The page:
On May 24, 2017, the Federal Court of Appeal (FCA) issued its decision in Cargurus Inc v Trader Corporation (2017 FCA 181). The FCA dismissed CarGurus’ appeal from a decision of the Competition Tribunal (the Tribunal) that denied Cargurus leave to make an application under section 103.1 of the Competition Act (the Act) associated with alleged restrictive trade practices, including refusal to deal, price maintenance and exclusive dealing on the part of Trader.
CarGurus had been “scraping” vehicle listing data from Trader’s website for use on its own website, which offered services that competed with Trader’s services. As a result, Trader brought and was successful in an action against CarGurus for copyright infringement, as previously reported in E-TIPS® newsletter.
This prompted CarGurus to bring a claim to the Tribunal for anticompetitive conduct on the part of Trader. The Tribunal denied CarGurus’ claim, finding that CarGuru’s evidence was lacking both in sufficient particulars and credibility. CarGurus appealed the decision to the FCA.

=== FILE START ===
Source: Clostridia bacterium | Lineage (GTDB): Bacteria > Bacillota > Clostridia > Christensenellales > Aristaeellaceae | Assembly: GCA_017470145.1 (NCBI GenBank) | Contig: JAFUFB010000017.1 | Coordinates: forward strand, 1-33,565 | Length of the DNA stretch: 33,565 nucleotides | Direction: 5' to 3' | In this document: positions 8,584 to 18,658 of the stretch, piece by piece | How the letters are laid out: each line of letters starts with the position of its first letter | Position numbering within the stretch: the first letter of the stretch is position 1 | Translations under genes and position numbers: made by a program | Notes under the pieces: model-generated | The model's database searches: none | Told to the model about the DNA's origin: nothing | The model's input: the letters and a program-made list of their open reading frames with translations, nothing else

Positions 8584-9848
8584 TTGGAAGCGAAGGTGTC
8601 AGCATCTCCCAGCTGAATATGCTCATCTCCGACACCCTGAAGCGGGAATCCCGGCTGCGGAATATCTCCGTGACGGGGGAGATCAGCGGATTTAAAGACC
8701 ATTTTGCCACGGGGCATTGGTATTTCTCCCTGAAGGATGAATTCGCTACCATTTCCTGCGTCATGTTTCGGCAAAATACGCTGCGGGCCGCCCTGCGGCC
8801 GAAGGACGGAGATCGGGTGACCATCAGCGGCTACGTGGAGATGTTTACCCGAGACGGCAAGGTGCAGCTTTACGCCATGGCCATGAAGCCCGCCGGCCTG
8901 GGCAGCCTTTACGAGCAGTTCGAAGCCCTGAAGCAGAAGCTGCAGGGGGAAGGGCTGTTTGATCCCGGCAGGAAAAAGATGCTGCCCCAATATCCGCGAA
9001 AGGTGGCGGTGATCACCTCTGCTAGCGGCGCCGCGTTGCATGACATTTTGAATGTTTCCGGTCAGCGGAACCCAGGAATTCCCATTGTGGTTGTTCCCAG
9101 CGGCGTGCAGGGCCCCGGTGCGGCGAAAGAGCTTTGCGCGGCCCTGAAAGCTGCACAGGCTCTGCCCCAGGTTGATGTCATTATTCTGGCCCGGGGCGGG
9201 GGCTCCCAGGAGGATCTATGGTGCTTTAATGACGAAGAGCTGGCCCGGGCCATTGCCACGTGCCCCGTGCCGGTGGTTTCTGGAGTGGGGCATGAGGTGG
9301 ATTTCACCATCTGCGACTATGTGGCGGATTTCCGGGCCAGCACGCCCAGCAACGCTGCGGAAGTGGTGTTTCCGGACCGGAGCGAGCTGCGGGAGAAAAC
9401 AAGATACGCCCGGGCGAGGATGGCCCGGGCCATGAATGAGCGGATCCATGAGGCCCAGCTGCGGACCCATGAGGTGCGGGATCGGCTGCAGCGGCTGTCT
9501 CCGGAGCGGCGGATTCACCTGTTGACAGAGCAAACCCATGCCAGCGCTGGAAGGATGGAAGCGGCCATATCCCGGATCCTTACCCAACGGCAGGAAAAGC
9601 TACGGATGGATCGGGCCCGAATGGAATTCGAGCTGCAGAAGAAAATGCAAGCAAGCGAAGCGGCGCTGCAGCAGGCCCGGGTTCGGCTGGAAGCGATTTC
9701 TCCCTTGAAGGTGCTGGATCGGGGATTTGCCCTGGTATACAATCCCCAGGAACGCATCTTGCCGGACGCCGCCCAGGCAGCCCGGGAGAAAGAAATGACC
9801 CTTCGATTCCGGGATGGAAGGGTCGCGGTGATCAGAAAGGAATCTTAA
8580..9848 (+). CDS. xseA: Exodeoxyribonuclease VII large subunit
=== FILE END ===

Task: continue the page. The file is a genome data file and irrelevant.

On appeal, three issues were raised:
Did the Tribunal misapprehend the evidence on Trader’s market share;
Did the Tribunal misapply the test for leave with respect to CarGurus’ projections of harm; and
Did the Tribunal misapply the “but for” test for evaluating the issue of substantial harm?
First, the FCA refused to address the evidence on Trader’s market share. Per subsection 13(2) of the Competition Tribunal Act, leave of the FCA is required to revisit questions of fact.
Next, with respect to the test for leave, the FCA disagreed that CarGurus’ projections of lost revenue constituted sufficient evidence of a substantial harm. The projections were speculative and absent any background or explanation.
Finally, the FCA found that the Tribunal’s application of the “but for” test to be reasonable. The FCA found that the evidence simply did not give rise to a bona fide belief that Trader’s practices substantially affected CarGurus’ business.
Summary By: Jae Morris